Managing Change in a Change-Averse Church

Managing Change in a Change-Averse Church

People want the results of change without the pain of change. Most churches want to reach more people and make more disciples. The frustrating reality is that at least 65% of churches in America are not growing. They aren’t reaching more people. They rarely baptize an unbeliever. Families are leaving their church in droves—or left years ago. What most pastors know, and what most congregations suspect, is that massive change is needed in order to see different results. But most churches are simply unable to make the necessary changes. Note the word “unable.” This is different than unwilling. My consulting experience informs me that the majority of struggling churches have no serious qualms with theoretical change. It’s actual change that they struggle with. It’s taking the step from admitting the need for change to committing to change where congregations stumble. As leaders, we have to stop assuming that churches don’t want to change and start assuming that they do. Because then our focus shifts from criticizing to building the bridge for implementing strategic change. So how can you manage change in a change averse congregation? 1) Win support of some key players. Pastors often believe that to implement major change that they have to get the buy-in of the whole church. This is false. You couldn’t get your whole church to agree on what flavor ice cream is best; why would you think you could get them all to agree on a change process that will be undeniably painful for a season? Instead, target a handful of people in the church who have influence with others. Very often, the...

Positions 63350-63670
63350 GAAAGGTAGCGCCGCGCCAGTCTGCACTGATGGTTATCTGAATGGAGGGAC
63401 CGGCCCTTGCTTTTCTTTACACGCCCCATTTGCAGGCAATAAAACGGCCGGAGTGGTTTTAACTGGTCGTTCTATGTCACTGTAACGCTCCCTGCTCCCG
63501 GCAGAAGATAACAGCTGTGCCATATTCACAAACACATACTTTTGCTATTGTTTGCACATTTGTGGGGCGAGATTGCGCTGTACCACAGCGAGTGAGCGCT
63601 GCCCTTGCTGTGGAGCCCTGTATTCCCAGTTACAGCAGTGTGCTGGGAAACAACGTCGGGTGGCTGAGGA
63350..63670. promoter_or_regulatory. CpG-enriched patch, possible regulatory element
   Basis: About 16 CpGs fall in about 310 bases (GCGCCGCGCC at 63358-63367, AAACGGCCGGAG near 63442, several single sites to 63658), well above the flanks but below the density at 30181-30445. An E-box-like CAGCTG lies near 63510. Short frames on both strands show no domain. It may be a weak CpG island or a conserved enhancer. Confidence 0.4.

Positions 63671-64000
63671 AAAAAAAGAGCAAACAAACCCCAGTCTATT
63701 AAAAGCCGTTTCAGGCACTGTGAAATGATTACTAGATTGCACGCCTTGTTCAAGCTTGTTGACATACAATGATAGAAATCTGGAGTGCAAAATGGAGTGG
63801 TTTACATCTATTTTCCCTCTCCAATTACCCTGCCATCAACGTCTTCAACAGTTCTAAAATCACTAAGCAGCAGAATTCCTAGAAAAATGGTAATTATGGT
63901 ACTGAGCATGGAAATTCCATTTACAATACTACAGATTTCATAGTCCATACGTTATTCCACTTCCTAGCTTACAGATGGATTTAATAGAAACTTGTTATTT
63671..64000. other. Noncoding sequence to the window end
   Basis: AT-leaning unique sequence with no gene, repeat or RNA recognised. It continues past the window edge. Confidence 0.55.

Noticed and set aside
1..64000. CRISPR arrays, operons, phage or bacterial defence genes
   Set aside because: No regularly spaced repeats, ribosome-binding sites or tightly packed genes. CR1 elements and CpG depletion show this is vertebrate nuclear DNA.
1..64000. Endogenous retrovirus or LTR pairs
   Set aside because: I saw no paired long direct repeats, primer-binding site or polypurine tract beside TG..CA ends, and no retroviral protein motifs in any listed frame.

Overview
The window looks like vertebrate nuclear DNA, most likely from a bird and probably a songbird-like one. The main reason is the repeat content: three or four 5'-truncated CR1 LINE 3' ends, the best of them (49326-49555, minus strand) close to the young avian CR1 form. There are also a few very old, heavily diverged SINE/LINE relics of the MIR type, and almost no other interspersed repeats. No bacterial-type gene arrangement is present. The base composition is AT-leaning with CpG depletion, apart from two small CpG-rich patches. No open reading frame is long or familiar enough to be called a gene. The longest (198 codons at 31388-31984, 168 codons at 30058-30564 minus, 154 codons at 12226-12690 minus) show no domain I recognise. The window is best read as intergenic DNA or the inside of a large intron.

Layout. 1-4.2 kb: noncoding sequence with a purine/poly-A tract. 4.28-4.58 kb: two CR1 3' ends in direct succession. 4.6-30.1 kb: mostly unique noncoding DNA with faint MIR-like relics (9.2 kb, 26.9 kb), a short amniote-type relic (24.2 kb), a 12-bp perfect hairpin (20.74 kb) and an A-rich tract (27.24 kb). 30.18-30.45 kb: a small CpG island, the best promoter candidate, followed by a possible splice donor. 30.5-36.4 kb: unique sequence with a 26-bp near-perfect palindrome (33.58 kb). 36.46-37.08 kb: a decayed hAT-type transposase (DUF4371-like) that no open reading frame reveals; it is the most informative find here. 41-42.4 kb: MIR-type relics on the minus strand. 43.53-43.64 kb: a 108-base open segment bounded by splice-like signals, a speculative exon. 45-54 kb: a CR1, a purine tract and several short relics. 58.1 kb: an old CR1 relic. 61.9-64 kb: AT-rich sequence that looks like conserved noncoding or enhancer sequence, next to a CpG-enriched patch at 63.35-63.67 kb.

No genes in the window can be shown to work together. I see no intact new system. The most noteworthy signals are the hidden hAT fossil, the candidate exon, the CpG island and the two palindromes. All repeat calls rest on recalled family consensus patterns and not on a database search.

Sears and the Church Are Losing Influence

Sears and the Church Are Losing Influence

“Put on your Sunday’s best, kids, we’re going to Sears!” Even in 1995 when The Brady Movie came out, this scene was more than a bit silly. Today, it’s tragic. There really was a day in America when Sears was the pinnacle of retail, and taking a trip there was family fun. These days, walking through a Sears is usually depressing. They’re doing their best, but the company has just lost touch. When you need tools, you probably think about Lowe’s, Home Depot, or a local hardware store. When you need electronics, you probably think of Best Buy. When you need clothes, you think of Gap or Old Navy—or even a place like Target. Truthfully, you probably think about Amazon for all of these things. Right? Sears used to have a place in the American mind and culture, but it just doesn’t anymore. The same is true about the church. Many Christians do not see the church as necessary for spiritual growth.People understand spirituality to be personal, and they think that they can grow on their own. The church bleeds fastest among its youth. The problem is not that the church isn’t “cool” enough. But young people recognize the dissonance between what the church says and what the church does If the church is not really going to be about making and growing disciples, there are a thousand different ways young people would rather spend their time. They will not keep coming just because of habit or tradition, and Sunday morning church does not hold the cultural weight it once did. I don’t think we can really blame young people,...
Church Leaders Are the Problem

Church Leaders Are the Problem